I should say that I have no direct stake in the CPU scheduler (never worked on it, not sure I ever would want to), but I feel that it's worthwhile to at least document the O(1) scheduler a bit better. Also, I do feel that the O(1) scheduler currently has rather poor "long-term" properties. It would be nice if some of those properties could be improved without hurting the other excellent properties of the current O(1) scheduler.

I think the web pages should be most relevant to the HPTC (high performance technical computing) community, since this is the community that is most likely affected by some of the performance oddities of the O(1) scheduler. Certainly anyone using OpenMP on Intel platforms (x86 and ia64) may want to take a look.

5. Linux Weekly News Articles On Porting Code To 2.5

22 May 2003 (2 posts) Archive Link: "Documentation: the LWN driver porting article series"

People: Jonathan CorbetPatrick Mochel

Jonathan Corbet said:

As some of you may be aware, I've been creating a series of articles on porting device drivers (and other kernel code) to the 2.5 kernel. That series is now (more or less) complete. It's also freely available at this point - no subscription gates to worry about. So I wanted to be sure people knew that this resource is there:

If there is interest, I could repackage this stuff under some sort of suitably free license for wider distribution. It's easier for me to keep it up to date on the LWN site, though. I'd also be curious to hear if there's any additional topics that people think I should have covered.

Patrick Mochel replied, "Thank you very much. These articles are great. You've done a wonderful job on them, which is definitely worth a beer (or three) in Ottawa."

6. Kernel Developers' Relationship To POSIX And Other Standards

22 May 2003 - 26 May 2003 (13 posts) Archive Link: "[patch?] truncate and timestamps"

Topics: POSIX

People: Andries BrouwerLinus TorvaldsAlexander ViroDavid SchwartzAlan CoxAndrew Morton

In the course of trying to get something working, Andries Brouwer asked, "do we want to follow POSIX, also in the silly requirement that truncate only sets mtime when the size changes, while O_TRUNC and ftruncate always set mtime. If so, we have to uglify do_truncate()." Linus Torvalds replied, "Does POSIX really say that? What a crock. If so, we should probably add the ATTR_xxx mask as an argument to do_truncate() itself, and then make sure that may_open() sets the ATTR_MTIME bit." Alexander Viro added:

"POSIX says" has value only if there is at least some consensus among implementations. Otherwise it's worthless, simply because any program that cares about portability can't rely on specified behaviour and any program that doesn't couldn't care less anyway - it will rely on actual behaviour on system it's supposed to run on.

Andries had shown that there is _no_ consensus. Ergo, POSIX can take a hike and we should go with the behaviour convenient for us. It's that simple..

David Schwartz complained:

This type of attitude ensures there never will be a consensus among implementations. A lack of consensus today is not grounds for failing to comply with a standard specifically designed to eliminate that lack.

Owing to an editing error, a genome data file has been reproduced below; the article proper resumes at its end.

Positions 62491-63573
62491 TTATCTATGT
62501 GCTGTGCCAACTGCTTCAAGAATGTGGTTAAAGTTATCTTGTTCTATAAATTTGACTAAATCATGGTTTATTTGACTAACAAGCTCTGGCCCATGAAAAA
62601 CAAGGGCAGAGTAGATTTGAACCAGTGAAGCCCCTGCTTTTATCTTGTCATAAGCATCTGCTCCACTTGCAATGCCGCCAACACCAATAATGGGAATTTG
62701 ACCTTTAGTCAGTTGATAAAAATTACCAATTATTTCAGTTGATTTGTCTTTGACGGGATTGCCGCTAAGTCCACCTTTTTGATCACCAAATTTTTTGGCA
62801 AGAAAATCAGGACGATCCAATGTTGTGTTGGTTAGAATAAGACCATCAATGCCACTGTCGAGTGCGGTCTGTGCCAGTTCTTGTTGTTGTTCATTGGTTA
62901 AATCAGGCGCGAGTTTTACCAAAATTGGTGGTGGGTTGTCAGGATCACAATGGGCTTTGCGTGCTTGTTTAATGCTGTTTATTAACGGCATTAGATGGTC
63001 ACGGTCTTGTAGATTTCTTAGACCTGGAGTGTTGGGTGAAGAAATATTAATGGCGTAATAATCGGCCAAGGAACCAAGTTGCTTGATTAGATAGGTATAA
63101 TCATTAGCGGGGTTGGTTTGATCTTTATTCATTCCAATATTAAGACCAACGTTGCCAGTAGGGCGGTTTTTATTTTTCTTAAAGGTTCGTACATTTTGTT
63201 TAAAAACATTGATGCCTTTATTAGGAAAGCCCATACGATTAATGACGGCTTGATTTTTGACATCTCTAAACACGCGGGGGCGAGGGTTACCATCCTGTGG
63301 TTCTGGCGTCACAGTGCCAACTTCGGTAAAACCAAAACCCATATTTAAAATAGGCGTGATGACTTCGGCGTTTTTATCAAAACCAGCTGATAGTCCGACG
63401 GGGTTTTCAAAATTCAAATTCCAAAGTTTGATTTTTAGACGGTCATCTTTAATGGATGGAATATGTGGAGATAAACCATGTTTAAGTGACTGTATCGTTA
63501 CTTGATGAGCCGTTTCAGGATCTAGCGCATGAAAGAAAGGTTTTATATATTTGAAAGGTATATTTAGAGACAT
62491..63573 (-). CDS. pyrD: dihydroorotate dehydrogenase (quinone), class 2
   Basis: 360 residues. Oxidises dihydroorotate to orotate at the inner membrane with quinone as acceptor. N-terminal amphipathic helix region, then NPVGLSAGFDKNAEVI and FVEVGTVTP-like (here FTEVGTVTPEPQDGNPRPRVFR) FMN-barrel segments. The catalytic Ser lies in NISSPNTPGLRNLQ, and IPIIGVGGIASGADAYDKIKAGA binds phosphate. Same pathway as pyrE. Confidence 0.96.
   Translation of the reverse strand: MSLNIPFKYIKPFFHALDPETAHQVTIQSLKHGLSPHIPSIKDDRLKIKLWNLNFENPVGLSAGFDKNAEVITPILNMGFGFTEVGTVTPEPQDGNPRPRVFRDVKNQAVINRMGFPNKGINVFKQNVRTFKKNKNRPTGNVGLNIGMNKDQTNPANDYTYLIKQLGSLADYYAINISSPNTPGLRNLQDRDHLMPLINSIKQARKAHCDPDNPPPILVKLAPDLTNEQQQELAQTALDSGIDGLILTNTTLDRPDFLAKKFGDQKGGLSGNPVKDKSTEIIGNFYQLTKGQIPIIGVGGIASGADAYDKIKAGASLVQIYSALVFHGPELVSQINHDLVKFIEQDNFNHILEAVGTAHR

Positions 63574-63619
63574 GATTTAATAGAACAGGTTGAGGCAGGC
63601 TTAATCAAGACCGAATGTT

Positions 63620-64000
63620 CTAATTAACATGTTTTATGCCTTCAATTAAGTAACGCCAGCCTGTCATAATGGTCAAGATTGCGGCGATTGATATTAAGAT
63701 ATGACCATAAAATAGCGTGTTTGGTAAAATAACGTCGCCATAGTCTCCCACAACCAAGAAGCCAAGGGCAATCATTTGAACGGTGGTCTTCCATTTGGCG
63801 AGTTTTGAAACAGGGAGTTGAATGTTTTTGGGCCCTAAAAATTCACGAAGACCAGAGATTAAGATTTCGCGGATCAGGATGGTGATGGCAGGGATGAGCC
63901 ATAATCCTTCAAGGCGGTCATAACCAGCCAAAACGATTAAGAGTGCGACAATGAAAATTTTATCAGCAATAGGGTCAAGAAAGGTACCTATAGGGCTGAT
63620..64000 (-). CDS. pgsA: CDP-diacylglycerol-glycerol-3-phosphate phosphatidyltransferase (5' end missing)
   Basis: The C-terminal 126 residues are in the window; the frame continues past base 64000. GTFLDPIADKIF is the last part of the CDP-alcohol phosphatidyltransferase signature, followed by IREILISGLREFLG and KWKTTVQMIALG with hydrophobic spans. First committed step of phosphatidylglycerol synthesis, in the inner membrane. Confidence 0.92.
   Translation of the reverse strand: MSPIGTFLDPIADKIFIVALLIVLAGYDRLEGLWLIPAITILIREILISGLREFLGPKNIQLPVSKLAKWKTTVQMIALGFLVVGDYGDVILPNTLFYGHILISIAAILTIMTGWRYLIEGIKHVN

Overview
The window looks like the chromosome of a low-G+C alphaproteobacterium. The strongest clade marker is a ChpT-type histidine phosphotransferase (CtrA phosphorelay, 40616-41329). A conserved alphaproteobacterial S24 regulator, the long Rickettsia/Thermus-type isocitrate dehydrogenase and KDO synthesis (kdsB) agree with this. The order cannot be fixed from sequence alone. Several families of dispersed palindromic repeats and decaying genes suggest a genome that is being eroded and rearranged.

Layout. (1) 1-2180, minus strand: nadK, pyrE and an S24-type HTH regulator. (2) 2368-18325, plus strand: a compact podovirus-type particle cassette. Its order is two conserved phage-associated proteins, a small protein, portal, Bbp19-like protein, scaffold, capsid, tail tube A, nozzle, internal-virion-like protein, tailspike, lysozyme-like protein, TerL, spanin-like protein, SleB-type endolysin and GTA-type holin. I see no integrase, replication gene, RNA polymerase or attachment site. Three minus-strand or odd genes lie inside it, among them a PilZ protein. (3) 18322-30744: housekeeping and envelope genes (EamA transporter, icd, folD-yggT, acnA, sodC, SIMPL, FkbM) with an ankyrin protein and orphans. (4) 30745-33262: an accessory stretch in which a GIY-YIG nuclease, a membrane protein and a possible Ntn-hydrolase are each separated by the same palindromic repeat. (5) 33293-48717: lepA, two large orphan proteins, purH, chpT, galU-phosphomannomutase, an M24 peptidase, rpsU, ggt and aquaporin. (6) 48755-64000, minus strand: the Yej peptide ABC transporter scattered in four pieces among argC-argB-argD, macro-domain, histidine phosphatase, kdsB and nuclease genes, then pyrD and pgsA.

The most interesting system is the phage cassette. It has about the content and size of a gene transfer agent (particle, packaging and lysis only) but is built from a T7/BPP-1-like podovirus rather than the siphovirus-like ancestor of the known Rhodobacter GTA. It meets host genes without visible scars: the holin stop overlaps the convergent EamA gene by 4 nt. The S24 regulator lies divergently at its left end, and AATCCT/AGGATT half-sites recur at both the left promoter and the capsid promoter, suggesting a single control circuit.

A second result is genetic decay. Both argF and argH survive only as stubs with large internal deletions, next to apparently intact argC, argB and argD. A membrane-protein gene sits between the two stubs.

On the other hand, that has to be balanced by how objectively reasonable or unreasonable the standard is. However, there should be an extremely strong preference for concurring with the standard, even against the weight of other implementations.

Close by, Alan Cox said:

Skipping the update on a truncate not changing size is a performance win although not a very useful one. I don't think we can ignore the standard however. For one it simply means all the vendors have to fix it so they can sell to Government etc.

Now we can certainly put the fix in -every- vendor tree on the planet and not base, I'm just not sure for something so trivial it isnt better just to fix it to the spec *or* beat the spec authors up to fix the spec.

Here and elsewhere, Andrew Morton advocating at least maintaining similar behavior in 2.5 as existed in 2.4; but no agreement was reached on the list.

7. SCSI Driver To Access IDE Devices

24 May 2003 - 28 May 2003 (18 posts) Archive Link: "[RFR] a new SCSI driver"

Topics: Disks: IDE, Disks: SCSI, FS: sysfs, Hot-Plugging, Serial ATA, Version Control

People: Jeff GarzikAlan CoxJames BottomleyJens AxboeAndre Hedrick

Jeff Garzik announced:

My little project is now ready to face the masses. Put simply, this driver allows one to present ATA (and soon ATAPI) devices through the Linux SCSI layer.

Since we already have an ATA (a.k.a. IDE) driver, I suppose the main question on a lot of people's minds is "why?" So I present some quick notes, in bullet form, that can form the basis of discussion.

Review is requested by all interested: driver authors, SCSI mavens, ATA mavens, whatever.

I request that people try to avoid this posting devolving into an ata-versus-scsi flamewar. Maybe I can defuse that before the fact, by saying: "when in doubt, use drivers/ide."

So let's begin... comments and questions welcome!


Build notes

Testing status

Near-future directions

ATA notes

ATA hardware notes

SCSI protocol notes


Open issues (currently being addressed)

Kudos (in alpha order for fairness :))

8. NUMA Scheduler Enhancements

27 May 2003 - 28 May 2003 (14 posts) Archive Link: "Node affine NUMA scheduler extension"

Topics: SMP

People: Erich FochtAndi KleenMartin J. BlighRick Lindsley

Erich Focht said:

This patch is an adaptation of the earlier work on the node affine NUMA scheduler to the NUMA features meanwhile integrated into 2.5. Compared to the patch posted for 2.5.39 this one is much simpler and easier to understand.

The main idea is (still) that tasks are assigned a homenode to which they are preferentially scheduled. They are not only sticking as much as possible to a node (as in the current 2.5 NUMA scheduler) but will also be attracted back to their homenode if they had to be scheduled away. Therefore the tasks can be called "affine" to the homenode.